It may be that the sun doesn’t just give you vitamin D, but also helps slow weight gain and control metabolism. A recent study, published in the journal Diabetes, suggests that a compound secreted by your skin after exposure to sunlight, called nitric oxide, may curb weight gain.
Scientists in Edinburgh and Southampton, led by colleagues at the Telethon Kids Institute in Perth, Western Australia, found that exposing overfed mice to UV rays stifled their potential for obesity. Rubbing a cream containing nitric oxide onto their skin had the same effect. Additionally, these mice showed fewer warning signs of diabetes, such as abnormal glucose levels and resistance to insulin. Dr Martin Feelisch of Southampton University said in a press release that “These observations indicate that the amounts of nitric oxide released from the skin may have beneficial effects not only on heart and blood vessels but also on the way our body regulates metabolism.”
More research needs to be done to see if the release of nitric oxide has the same effect on weight gain in humans as in mice, but the study’s authors remain optimistic that the findings will prove beneficial, especially to children. Dr. Shelley Gorman of the Telethon Kids Institute, lead author of the study, said, "Our findings are important as they suggest that casual skin exposure to sunlight, together with plenty of exercise and a healthy diet, may help prevent the development of obesity in children."
According to the American Diabetes Association, 29 million Americans have type 2 diabetes, while 86 million more are at risk, many of them children. A major risk factor that contributes to the development of this disease is obesity. With moderate sun exposure, people may have the benefits not only of hampered weight gain, but of lowered blood pressure and more vitamin D, which studies have proven come from sun rays. Therefore, actual sunlight may be better than rubbing a cream of nitric oxide on your skin.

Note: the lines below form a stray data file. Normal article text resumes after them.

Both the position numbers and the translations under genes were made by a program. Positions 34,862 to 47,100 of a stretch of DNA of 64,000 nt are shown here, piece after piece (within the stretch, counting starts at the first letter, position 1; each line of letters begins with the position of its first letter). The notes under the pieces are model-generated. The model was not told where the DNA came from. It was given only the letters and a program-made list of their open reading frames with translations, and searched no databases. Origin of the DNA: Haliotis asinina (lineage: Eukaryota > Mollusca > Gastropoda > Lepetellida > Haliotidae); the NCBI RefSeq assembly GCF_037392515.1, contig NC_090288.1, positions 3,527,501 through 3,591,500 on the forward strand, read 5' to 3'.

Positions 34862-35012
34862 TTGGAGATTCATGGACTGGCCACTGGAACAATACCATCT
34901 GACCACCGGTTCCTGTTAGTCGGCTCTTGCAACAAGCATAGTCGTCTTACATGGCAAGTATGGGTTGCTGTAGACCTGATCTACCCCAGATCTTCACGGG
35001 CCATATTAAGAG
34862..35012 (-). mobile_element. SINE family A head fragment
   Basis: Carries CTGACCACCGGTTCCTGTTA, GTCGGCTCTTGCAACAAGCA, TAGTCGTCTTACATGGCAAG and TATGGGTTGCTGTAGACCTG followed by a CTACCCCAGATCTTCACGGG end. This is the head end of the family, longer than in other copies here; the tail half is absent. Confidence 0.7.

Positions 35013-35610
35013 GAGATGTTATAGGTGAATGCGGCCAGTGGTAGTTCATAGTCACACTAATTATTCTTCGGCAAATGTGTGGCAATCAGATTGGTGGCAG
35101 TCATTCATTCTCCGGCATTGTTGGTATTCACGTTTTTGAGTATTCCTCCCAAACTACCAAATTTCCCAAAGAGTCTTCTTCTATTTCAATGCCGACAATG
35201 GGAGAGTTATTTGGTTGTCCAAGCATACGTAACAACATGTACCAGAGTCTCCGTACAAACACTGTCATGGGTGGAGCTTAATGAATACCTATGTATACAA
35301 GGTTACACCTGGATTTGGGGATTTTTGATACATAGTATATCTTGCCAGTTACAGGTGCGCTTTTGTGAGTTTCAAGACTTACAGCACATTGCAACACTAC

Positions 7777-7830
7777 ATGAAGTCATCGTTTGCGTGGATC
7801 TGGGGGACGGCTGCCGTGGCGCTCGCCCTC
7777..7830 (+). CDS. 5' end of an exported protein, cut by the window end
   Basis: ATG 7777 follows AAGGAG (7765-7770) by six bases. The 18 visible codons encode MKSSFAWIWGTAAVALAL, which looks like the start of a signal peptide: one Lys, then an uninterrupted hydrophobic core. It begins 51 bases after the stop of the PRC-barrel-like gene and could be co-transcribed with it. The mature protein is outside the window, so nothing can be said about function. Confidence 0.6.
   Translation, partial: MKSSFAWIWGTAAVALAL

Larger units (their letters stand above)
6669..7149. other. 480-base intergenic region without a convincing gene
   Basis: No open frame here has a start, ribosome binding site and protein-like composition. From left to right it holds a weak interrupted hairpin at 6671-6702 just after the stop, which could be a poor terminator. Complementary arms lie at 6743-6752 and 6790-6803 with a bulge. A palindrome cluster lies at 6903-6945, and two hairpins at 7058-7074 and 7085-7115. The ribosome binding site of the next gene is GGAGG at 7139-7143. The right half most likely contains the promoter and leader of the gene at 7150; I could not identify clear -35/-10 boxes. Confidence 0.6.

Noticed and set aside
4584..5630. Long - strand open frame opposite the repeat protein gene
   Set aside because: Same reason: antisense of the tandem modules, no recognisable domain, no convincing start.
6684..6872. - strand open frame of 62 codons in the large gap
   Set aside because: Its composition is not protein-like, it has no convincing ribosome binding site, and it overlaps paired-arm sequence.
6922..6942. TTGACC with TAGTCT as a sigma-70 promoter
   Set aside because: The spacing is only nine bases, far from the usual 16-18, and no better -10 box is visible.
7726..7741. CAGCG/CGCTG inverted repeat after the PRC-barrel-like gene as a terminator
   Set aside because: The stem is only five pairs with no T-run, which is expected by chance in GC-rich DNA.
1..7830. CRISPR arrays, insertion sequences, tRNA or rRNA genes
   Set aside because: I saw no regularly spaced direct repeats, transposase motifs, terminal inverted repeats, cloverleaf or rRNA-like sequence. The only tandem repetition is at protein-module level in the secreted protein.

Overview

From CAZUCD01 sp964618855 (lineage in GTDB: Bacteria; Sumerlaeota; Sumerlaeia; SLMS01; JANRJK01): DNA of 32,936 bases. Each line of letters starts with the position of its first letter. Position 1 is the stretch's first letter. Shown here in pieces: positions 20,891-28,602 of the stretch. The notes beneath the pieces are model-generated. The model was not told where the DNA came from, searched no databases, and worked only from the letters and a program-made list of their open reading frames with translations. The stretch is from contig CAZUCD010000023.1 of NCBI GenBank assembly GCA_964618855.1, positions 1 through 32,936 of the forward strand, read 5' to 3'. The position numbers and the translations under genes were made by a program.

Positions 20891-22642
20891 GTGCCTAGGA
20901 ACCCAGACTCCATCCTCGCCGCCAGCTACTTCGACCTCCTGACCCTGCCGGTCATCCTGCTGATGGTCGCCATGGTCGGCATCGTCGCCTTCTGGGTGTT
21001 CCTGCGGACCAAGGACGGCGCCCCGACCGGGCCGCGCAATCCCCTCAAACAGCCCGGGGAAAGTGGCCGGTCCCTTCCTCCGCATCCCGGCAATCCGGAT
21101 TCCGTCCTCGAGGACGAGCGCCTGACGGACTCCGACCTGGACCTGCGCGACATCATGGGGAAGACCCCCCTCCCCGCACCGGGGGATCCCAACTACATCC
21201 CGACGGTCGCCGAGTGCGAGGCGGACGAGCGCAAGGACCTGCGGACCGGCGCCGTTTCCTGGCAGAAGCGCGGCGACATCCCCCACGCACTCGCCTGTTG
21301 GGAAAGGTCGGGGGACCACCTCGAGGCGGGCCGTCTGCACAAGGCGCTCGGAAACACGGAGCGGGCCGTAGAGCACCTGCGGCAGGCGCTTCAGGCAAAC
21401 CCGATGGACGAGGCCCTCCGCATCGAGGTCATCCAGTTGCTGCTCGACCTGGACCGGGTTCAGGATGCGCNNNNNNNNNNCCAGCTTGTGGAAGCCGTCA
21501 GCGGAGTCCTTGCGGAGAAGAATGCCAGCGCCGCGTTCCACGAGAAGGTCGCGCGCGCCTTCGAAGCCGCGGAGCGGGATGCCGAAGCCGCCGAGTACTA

While skin cancer should still be recognized as a serious concern, some suggest that the benefits of sun exposure outweigh the risks. Reportedly, 9,700 Americans die from melanoma each year, whereas diabetes causes or contributes to the deaths of 234,051 Americans annually. Dr. Richard Weller, senior lecturer in dermatology at the University of Edinburgh, elaborates, “We know sun-seekers live longer than those who spend their lives in the shade. Studies such as this are helping us to understand how the sun can be good for us. We need to remember that skin cancer is not the only disease that can kill us and should perhaps balance our advice on sun exposure.”
Of course, people should still wear sunscreen and be moderate in their sunray intake.
Sun exposure has also been suggested to make people happier. Therefore, with these benefits in mind, Americans should go on more family outings in the sun and shake off the growing traditional lifestyle of TV, video games, and other reclusive activities to help curb obesity and the potential onset of type 2 diabetes.